As a result too many young photographers and photo editors continue to mimic the narrative structures absorbed from a previous generation of photographic masters of Europe and USA. Too many rush to adopt the aesthetics – both visual and narrative that they see on the pages of magazines, in exhibitions or being celebrated in Amsterdam.
And before someone misunderstands what I am saying, I will say that this is not about where you come from. It’s about how you think. This is not about being an European or Anglo-Saxon vs. being indigenous as if somehow only the local can have the ‘right’ or appropriate knowledge and willingness of complex engagement. The phenomenon we as photographers and photo editors document are secular, and worldly. They are available, through compassion and engagement, available to all. I reject the belief that only the indigenous can document the indigenous or some other such exclusivist idea.
This was amply evident during a workshop I and Sara Terry taught in Ajmer, India in 2009 where a group of young American students, most all in India for the first time, were able to produce some beautiful, human, complex and compassionate stories. And they did so only because we discussed and prioritized producing such stories. Ironically in a recent workshop in India composed of only Indian students, I had to struggle to get them to not return to conventional subject matter (poverty, mental asylums, etc.) and to think beyond the formalism of the craft that they had imbibed by studying too many weekly American magazines.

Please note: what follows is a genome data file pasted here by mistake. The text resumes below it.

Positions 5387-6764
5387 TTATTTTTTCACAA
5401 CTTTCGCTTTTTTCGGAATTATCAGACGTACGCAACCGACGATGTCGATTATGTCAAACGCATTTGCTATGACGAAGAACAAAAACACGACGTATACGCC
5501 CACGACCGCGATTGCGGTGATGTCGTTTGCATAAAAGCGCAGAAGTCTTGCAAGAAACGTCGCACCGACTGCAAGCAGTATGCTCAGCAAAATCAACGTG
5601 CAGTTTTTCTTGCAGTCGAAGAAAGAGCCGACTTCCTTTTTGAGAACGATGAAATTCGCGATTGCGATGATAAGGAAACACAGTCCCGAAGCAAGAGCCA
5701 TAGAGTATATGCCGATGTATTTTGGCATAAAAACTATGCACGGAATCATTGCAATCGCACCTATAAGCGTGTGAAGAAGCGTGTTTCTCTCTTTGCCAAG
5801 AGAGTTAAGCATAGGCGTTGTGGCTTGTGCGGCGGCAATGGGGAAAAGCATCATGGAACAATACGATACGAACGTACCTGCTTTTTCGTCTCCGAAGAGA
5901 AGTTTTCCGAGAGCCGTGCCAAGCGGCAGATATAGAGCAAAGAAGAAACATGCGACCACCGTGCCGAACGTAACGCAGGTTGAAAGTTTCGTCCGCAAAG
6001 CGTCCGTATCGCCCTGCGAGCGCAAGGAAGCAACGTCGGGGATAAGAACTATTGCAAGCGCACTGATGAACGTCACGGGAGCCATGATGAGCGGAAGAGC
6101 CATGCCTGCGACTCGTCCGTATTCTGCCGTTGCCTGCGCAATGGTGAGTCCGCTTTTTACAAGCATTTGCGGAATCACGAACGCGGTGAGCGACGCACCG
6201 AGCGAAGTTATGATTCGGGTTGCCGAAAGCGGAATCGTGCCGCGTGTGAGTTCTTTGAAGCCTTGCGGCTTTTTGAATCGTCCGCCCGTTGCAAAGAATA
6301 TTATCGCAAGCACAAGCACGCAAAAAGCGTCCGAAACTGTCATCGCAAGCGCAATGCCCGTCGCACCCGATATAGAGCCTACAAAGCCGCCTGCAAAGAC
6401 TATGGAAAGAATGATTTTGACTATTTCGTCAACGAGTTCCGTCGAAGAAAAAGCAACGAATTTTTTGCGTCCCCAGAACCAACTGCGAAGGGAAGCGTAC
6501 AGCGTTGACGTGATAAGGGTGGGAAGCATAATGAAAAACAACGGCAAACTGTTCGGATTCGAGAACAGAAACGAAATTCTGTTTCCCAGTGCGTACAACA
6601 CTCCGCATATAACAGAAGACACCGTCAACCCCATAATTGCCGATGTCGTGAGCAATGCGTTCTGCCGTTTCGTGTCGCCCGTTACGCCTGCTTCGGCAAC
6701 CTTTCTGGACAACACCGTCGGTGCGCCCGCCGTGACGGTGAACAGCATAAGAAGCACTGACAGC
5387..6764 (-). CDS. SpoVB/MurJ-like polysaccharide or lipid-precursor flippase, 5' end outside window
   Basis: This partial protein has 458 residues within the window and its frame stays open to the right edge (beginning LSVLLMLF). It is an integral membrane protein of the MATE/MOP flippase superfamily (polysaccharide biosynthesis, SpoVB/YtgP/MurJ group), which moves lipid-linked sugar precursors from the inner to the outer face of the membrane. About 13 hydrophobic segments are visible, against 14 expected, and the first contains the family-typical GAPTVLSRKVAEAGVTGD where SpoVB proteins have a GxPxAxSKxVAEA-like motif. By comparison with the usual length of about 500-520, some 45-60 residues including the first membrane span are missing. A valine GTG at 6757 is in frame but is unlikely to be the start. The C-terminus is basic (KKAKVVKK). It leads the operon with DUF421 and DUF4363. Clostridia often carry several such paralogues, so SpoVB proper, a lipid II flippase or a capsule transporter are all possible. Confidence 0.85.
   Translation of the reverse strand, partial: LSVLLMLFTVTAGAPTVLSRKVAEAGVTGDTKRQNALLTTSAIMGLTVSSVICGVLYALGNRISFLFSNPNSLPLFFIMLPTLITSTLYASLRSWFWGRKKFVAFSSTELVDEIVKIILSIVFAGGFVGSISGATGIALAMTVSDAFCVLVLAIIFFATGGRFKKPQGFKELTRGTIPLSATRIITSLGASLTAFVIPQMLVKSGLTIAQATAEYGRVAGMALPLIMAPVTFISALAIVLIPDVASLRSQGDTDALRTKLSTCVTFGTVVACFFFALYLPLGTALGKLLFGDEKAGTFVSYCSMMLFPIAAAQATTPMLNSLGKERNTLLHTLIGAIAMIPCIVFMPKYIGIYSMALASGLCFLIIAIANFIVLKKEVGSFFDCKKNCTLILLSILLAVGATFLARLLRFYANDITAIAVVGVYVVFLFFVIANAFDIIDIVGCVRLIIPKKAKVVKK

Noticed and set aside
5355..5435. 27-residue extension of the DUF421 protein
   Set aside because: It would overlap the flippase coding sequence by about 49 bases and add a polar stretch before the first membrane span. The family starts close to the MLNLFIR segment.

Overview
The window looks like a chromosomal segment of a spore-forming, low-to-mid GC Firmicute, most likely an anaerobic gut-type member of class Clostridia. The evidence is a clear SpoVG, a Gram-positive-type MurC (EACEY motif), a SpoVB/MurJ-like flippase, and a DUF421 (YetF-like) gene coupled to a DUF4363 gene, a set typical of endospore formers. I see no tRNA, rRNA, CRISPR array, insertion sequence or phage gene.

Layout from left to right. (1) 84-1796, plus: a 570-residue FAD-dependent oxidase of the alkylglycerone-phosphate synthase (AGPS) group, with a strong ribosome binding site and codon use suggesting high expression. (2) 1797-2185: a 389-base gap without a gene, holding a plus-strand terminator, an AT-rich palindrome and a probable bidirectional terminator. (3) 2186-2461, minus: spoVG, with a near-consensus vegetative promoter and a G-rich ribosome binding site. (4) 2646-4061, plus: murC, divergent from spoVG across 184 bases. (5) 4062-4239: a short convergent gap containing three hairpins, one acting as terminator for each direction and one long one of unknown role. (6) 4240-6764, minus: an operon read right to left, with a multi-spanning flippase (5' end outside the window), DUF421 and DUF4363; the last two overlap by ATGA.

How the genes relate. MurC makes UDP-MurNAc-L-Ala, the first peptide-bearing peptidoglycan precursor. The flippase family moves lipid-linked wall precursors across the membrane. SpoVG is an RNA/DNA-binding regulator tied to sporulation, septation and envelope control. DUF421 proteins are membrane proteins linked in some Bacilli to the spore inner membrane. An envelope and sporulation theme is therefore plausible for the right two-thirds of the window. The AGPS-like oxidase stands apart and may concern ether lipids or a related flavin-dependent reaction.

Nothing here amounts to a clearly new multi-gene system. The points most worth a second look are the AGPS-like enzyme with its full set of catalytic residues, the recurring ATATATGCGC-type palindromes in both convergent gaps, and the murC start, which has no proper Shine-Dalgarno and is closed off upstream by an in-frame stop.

No, this is not about who you are or where you come from. It is always only about how you think and what ideas, readings, insights and sensitivities that allow you to think in new and compelling ways.
I wish that I could have been more articulate, but I hope that this is a start. I will probably re-write this piece, correct pointless digressions, and silly mistakes. I write this from the road where I am continuing my work on India – a project that was in fact inspired by a desire to produce a new kind of work, and photograph in a new kind of way. I can’t say that I will succeed, as I can’t say that this essay will elaborate, but I can definitely say that I am trying.